Not only do we have the typical Office 2013 waste of space issue, but the default conversation view, forces you to have “icon/picture” views of each person in the group.  This means that at a glance you can’t tell who is in your group chat unless you know what picture represents that person.  In addition, the large area at the top for images takes up a ton of white space in this view, not to mention the other conversations to the left (mind you though, having all chat conversations from one window is nice, but they could have done a better job of arranging this mishmash of UI elements).

To get past the conversation icon/picture view, we can click the people symbol on the bottom right and the view becomes the following:


Sure, now we can see the names of the people in the conversation, but to do so, we must make that top section much larger, or use the scroll bars on the right to see the full list of names.  This is highly inefficient.

Other Issues

A few other things that I’ve noticed include a laggy cursor when you are typing emails, which is really an animation effect by the Office product.  As you type the cursor doesn’t seem to advance fluidly.  It feels like you are typing on a computer from the early 90s.  This can be seen in many of the Office apps such as Outlook, but its even more noticeable in Excel.  Office also has transition animations turned on, at times these feel laggy as well.  You can turn these off however.  Even switching mailboxes or folders in Outlook often lags a bit, taking 3-5 seconds to show the folder, while at other times the folder just pops up as expected.

Also, at times if you switch folders, the sort order seems to change for emails in that folder, placing newer items at the top of the list instead of the bottom, assuming you had it sorted by descending order (oldest date at the top).

There is also the issue of the preview for emails and lync messages (called "Toasts").   There is no way to turn this off by default.  You also do not have the ability to delete an email via the "Toast"/"Preview" for a given email like you could in the past.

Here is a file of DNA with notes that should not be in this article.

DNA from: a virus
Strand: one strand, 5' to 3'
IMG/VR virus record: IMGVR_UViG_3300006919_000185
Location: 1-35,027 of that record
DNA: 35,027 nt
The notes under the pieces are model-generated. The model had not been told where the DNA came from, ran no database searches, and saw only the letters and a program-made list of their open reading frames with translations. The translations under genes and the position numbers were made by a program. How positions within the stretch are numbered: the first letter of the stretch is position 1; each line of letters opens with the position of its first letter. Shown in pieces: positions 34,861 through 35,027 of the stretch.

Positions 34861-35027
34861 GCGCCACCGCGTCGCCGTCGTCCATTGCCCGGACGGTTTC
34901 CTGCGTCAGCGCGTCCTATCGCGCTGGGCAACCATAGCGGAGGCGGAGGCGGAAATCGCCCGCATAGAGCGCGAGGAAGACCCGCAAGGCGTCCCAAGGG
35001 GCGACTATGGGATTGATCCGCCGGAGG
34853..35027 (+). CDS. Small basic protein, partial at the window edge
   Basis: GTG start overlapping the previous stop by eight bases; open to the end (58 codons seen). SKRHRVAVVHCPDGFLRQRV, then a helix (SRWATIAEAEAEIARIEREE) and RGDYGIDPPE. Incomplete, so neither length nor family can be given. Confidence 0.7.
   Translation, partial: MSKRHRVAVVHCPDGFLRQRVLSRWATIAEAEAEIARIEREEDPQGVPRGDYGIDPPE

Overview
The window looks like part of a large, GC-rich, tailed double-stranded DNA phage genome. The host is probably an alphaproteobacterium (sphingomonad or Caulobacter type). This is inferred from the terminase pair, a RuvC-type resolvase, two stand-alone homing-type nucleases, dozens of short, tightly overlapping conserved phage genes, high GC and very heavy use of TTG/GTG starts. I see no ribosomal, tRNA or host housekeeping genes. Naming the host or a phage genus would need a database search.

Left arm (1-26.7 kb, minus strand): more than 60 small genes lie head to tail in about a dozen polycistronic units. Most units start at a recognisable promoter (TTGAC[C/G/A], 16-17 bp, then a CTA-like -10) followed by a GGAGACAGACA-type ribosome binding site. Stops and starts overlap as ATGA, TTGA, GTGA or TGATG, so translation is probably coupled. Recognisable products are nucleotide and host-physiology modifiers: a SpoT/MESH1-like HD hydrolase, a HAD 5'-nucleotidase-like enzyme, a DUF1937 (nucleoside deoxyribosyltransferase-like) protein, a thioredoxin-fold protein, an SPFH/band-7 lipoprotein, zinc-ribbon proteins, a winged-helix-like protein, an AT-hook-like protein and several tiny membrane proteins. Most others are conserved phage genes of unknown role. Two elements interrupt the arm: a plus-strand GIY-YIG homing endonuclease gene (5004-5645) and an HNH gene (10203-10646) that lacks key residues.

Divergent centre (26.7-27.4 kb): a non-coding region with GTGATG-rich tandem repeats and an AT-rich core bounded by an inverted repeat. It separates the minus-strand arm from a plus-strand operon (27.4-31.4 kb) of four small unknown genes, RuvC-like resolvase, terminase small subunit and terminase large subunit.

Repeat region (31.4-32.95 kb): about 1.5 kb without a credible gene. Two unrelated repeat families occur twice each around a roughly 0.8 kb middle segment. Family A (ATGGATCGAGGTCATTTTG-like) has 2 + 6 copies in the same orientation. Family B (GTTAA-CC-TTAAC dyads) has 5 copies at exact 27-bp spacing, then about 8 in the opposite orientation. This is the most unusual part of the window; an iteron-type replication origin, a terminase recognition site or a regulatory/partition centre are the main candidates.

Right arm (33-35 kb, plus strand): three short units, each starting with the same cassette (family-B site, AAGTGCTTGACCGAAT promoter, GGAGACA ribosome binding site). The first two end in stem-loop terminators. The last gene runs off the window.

The Tech-Stew Take Home

While Office 2013 certainly has other nice enhancements such as the Skydrive integration and better workflow with things like synching across devices, it comes with a price.  The price is the UI design.  Frankly one would have assumed some better thought could have went into this design and with some user feedback during the beta phase.  After all, it is the UI design that we look at and experience more than any other feature in Office on a day to day basis.  There are several driving forces that have likely played a role in the overall design of this new UI. 

One possible reason for the UI design is the actual “social-centric” integration features particularly that of image place holders for contacts.  If not for the images, as in the email preview window, less space would be consumed.  There isn’t an obvious way to simply remove that portion of the preview in this case, though.  There is no social button to toggle social-centric views on or off.

Another possible explanation may be the touch integration that is now part of the Office suite.  Perhaps they felt giving extra space around the edges makes it easier for users with a touch-based interface.  You would think that this space would dynamically shrink if not on a touch-based device and that maybe the default mode was already set to touch?  Not the case.  For instance, if you click the Touch command button and switch to touch, you get even more white space.  This perhaps, is the price that is paid by trying to standardize an interface over many different device platforms with Microsoft and their Metro push. 

The hope is that Microsoft will allow the ability to apply certain Office UI themes to the software package, as they have in the past.  If this ability occurs, then some of the contrast issues may go away, but the white space efficiency issues are likely to remain.  As a consumer you should be aware of what you are getting before you are too far invested in the product.  Hopefully, on the UI side of things, this article shed some light on what you will experience as you dive into the world of Office 2013.  So what is everyone's opinion on the 2013 UI?